It's an interesting subculture for sure; interactive fiction exists in the space between traditional writing and modern gaming; because everyone associates text adventures with stuff like Zork, I think there's a tendency to dismiss IF as not being "serious" writing... and because it's so stubbornly old-school (no graphics, for the most part) enthusiasts of modern games don't pay much attention to it either. So yeah, in a lot of cases people are writing the kinds of IF stories they'd be interested in playing, because who else is going to? Nobody's making huge amounts of money in the IF market, so for the most part it's a labor of love for the authors, many of whom aren't as interested in classic puzzle style games anymore.
posted by usonian at 10:47 AM on August 26, 2013 [1 favorite]


chime in with even more recent tradtional games.

Violet is adorable and clever. Lost Pig is funny with smart puzzles. Although I suppose those are both still five years old.
posted by Simon! at 11:07 AM on August 26, 2013 [2 favorites]


Seems to me that it only carries the appearance of interaction, a "rail shooter" of IF, I guess.

That's a pretty good analogy in that Photopia gets trotted out as an exemplar of IF about as often as Half-Life / Half-Life 2 are put forward as the best of FPS games.

They're both about giving you an authored first-person experience while using the best tricks of each genre to make it feel more interactive than it actually is.
posted by straight at 1:32 PM on August 26, 2013 [3 favorites]


I certainly didn't feel I could have changed the outcome.
posted by alasdair at 1:51 PM on August 26, 2013


Emily Short has a pretty comprehensive listing of recommended interactive fiction, with separate lists of works that are notable for interface, plot / narrative structure, player character / narrative voice, characters and conversations, setting, world model, or puzzle design.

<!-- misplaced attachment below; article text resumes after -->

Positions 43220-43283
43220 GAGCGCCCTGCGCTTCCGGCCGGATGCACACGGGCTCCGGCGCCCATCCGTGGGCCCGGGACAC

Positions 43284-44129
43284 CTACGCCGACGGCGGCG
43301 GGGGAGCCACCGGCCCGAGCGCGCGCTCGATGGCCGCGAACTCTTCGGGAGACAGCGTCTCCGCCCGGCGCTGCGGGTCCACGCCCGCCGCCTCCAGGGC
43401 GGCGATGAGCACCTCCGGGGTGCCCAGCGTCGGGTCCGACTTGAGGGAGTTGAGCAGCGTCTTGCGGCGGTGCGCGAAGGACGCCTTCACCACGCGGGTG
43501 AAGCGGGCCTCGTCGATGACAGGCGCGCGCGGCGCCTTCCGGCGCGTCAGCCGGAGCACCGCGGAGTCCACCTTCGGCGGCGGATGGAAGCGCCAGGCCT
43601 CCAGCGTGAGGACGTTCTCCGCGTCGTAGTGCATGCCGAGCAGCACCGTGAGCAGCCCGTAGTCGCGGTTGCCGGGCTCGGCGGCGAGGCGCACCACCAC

posted by straight at 1:52 PM on August 26, 2013


Oh, though it was very cool that when I got stuck I thought to type TALK TO NARRATOR and the right person answered...
posted by alasdair at 1:55 PM on August 26, 2013


I certainly didn't feel I could have changed the outcome.

I certainly had a moment driving the car where I briefly thought, "Oh no! Maybe..." I found that trick very effective at making me feel like I had agency but failed to act quickly enough, even though I really didn't.
posted by straight at 2:01 PM on August 26, 2013


YAMWAK: I get the feeling these days that the genre has moved on and developed in its own way, to satisfy its own adherents, but leaving people like me behind

For sure, things are different; generally, in modern IF the narrative is winning handily against the crossword puzzle. Photopia is an early example of a trend that Twine games have lately taken much further. Modern games, even the puzzlers, are also likely to feature fewer, easier puzzles (with multiple solutions) and maps, shortcuts, and hint systems, and less likely to involve instant death or non-obviously unwinnable situations.

How you feel about this change is largely a matter of taste, I think, and there are some Spellbreaker-level games out there (the list of 'cruel' games on the IF Wiki is a good starting point for masochists). I haven't followed the IF scene very closely over the last few years, but I enjoyed all of these, which I think strike a balance: Short and Plotkin, in particular, have a back catalogue that's well worth checking out if you aren't already familiar with them. (In which case you've probably been out of IF for a while!)
posted by Zeinab Badawi's Twenty Hotels at 2:34 PM on August 26, 2013 [2 favorites]